Why is it striking that outperformance is declining along with fees? Why should anyone pay for underperformance? Perhaps with lower fees comes less interest from qualified investment individuals. More and speedier information available to the masses may level the playing field. So much has been written about investing that nothing any more seems new; when was the last time you read a book or article offering anything but recycled information about investing? On the flip side, the "proxy" has become a near cost-free, perfect alternative to active management (thanks, Jack Bogle). For all intent and purpose, the SPY is a well-diversified, global list of companies based in the friendliest country in the world for doing business. The index's holdings are always replaced with new holdings when a company's market cap suffers a serious decline so the index never experiences a total loss of one of its holdings. Investors get all of the upside and do not assume the risk of all of the downside. Though this may seem trivial, how many funds ride investments down to near -0-? In the retail sector alone, I can think of a handful of such companies just in the past year or two. Think energy several years before that. Not to mention biotech, tech and a laundry list of ".coms" from the early 2000s. Personally, I think most people that don't know enough to properly monitor their investments and investment professional(s) would be better off with proxies. The growth of index investing (including ETFs) seems to suggest that is indeed the case.

Thomas Macpherson
Thomas Macpherson premium member - 1 month ago

Hi Stephen. Thanks for your comment. I agree with nearly everything you say. However, I should stress the study discussed underperformance is increasing BEFORE fees are applied. The vast majority of your "recycled information" as you mention is based on comparing funds (less fees) versus index/passive investing. There actually hasn't been much written about performance before fees. There is no doubt active management does better in bear markets. Your point about actve funds riding down to zero doesn't reflect that active managers handily beat index funds in bear markets when such funds supoosedly ride stocks down when index funds do not. If this is the case, and the data show it clearly, then your comment "the index's holdings are always replaced with new holdings when a company's market cap suffers a serious decline so the index never experiences a total loss of one of its holdings. Investors get all of the upside and do not assume the risk of all of the downside". doesn't quite wash. I think the answer as to why active funds - before and after fees - outperform in bear markets but generally underperform in all markets is more complex than our original relatively simplistic theses. I say this with much respect by the way and in no way want this to come across as dismissive of your response. Best - Tom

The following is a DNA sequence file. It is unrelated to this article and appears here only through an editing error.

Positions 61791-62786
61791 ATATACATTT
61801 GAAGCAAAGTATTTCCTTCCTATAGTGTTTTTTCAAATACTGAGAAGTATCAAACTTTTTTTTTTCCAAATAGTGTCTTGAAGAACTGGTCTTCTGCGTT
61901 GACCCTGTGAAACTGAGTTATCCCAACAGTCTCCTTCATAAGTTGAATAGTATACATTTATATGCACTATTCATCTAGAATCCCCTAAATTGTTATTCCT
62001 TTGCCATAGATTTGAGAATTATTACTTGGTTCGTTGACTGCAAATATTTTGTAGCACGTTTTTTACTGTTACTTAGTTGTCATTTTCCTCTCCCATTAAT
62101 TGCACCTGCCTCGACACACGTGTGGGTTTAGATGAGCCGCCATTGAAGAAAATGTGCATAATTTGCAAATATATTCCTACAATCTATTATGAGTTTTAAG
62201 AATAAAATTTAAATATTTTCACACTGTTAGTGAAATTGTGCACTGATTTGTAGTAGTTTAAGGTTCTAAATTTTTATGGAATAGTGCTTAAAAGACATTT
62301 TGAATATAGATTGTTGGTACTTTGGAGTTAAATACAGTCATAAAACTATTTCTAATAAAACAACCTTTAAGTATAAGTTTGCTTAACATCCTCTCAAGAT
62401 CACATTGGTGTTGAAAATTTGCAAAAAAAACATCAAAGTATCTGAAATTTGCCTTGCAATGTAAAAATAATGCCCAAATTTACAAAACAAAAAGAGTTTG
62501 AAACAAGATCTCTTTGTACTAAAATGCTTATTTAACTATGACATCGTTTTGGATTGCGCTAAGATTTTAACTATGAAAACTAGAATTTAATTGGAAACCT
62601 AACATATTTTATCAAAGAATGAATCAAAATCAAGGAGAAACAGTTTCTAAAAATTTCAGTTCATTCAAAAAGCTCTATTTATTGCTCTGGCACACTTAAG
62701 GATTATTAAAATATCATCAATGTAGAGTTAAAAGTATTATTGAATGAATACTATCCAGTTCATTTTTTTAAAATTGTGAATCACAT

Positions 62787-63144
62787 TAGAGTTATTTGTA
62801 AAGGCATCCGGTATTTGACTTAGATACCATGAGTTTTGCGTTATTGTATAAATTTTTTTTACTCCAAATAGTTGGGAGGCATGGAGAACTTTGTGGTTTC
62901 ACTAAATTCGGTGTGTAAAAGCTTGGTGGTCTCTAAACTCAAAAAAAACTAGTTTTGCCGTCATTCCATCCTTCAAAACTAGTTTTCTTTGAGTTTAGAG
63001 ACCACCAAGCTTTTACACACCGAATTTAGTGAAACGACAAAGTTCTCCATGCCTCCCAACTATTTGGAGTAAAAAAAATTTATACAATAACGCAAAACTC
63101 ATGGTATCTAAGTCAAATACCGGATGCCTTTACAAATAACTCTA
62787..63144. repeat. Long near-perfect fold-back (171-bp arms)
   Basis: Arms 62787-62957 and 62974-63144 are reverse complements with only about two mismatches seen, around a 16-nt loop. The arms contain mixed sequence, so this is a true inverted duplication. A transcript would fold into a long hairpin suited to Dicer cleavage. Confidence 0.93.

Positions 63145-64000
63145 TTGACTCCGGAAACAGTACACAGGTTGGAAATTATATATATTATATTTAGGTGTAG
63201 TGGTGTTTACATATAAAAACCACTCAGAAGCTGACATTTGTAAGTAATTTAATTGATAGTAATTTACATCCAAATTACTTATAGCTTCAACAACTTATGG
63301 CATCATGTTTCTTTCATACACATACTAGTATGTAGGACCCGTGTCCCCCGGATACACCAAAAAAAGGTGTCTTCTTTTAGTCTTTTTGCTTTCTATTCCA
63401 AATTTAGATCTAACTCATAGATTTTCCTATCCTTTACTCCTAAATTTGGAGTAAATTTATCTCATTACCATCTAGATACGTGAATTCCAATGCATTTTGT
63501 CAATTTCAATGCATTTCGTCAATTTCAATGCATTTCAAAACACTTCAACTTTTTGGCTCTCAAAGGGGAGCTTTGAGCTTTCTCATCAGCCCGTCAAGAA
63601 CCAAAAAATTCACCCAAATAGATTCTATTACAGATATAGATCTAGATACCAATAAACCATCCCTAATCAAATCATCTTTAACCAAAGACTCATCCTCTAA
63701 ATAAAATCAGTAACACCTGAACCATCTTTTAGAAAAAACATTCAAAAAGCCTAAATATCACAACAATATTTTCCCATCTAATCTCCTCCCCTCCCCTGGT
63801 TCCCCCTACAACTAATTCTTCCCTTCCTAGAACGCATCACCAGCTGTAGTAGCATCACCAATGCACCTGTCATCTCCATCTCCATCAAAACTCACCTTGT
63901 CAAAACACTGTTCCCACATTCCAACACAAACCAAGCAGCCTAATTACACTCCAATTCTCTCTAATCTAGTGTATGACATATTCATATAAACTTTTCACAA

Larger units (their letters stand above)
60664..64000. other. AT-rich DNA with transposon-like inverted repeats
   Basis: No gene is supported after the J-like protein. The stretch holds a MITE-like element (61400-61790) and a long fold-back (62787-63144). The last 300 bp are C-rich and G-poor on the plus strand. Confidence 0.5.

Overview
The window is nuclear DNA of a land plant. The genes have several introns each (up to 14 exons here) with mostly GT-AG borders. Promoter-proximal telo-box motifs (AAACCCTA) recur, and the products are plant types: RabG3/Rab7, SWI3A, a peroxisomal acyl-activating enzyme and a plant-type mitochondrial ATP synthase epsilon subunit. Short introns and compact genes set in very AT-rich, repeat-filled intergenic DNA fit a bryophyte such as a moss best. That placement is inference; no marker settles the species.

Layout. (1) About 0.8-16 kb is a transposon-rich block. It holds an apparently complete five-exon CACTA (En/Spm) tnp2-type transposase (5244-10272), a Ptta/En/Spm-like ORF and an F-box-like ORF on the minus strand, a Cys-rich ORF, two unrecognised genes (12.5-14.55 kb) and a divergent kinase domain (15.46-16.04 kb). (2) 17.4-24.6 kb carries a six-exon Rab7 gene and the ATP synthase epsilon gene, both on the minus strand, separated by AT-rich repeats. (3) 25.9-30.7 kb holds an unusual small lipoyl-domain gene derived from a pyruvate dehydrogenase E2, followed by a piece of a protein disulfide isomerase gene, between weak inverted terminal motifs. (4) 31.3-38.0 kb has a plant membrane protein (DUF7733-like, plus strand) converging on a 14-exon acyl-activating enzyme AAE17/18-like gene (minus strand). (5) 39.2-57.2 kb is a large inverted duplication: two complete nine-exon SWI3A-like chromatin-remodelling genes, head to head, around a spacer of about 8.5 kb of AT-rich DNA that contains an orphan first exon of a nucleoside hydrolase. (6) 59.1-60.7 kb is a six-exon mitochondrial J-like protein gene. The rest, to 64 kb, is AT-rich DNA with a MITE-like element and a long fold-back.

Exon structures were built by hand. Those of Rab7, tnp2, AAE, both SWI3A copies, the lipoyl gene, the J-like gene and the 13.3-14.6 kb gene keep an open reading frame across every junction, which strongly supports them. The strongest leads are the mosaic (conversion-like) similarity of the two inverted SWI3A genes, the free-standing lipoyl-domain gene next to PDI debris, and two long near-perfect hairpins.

Stephenbaker - 1 month ago    Report SPAM

Tom, by definition bear markets mean a decline in price. Indices don't realign based on price (other than when stocks drop out). You would expect professional investors to do better during bear markets because that is when bargains show up. When you go shopping do you get more for your money when the items you are buying are on sale?

I understand your point about underperformance before fees but my point is that there are almost no fees associated with indices so like you, I don't think that fees are the issue, other than to the extent that less fees attracts less (and less qualified) investment professionals to the business. Also, in selecting stocks for an actively managed fund, it is ironic that success often breeds failiure. Certain funds only invest in companies of a certain size. Smaller cap managers sell successful holdings when they outgrow size parameters. Funds that invest in select industries suffer when the industry is down or when holdings no longer engage in a target business. The law of large numbers often catches up to successful money managers who can more profitably invest smaller sums. It would be interesting to go back and view the success of funds prior to, and after closing to new investors (I don't think the results will be surprising). Likewise, how often do fund managers find they must go outside their scope of competency due to competition, poor performance, restrictions on what they can or can't invest in, economic factors, or nearly any other factor that creates a feeling of urgency to outperform? I am not surprised at all that active funds underperform. The greatest investor ever has a tough time outperforming these days and he can invest in literally anything.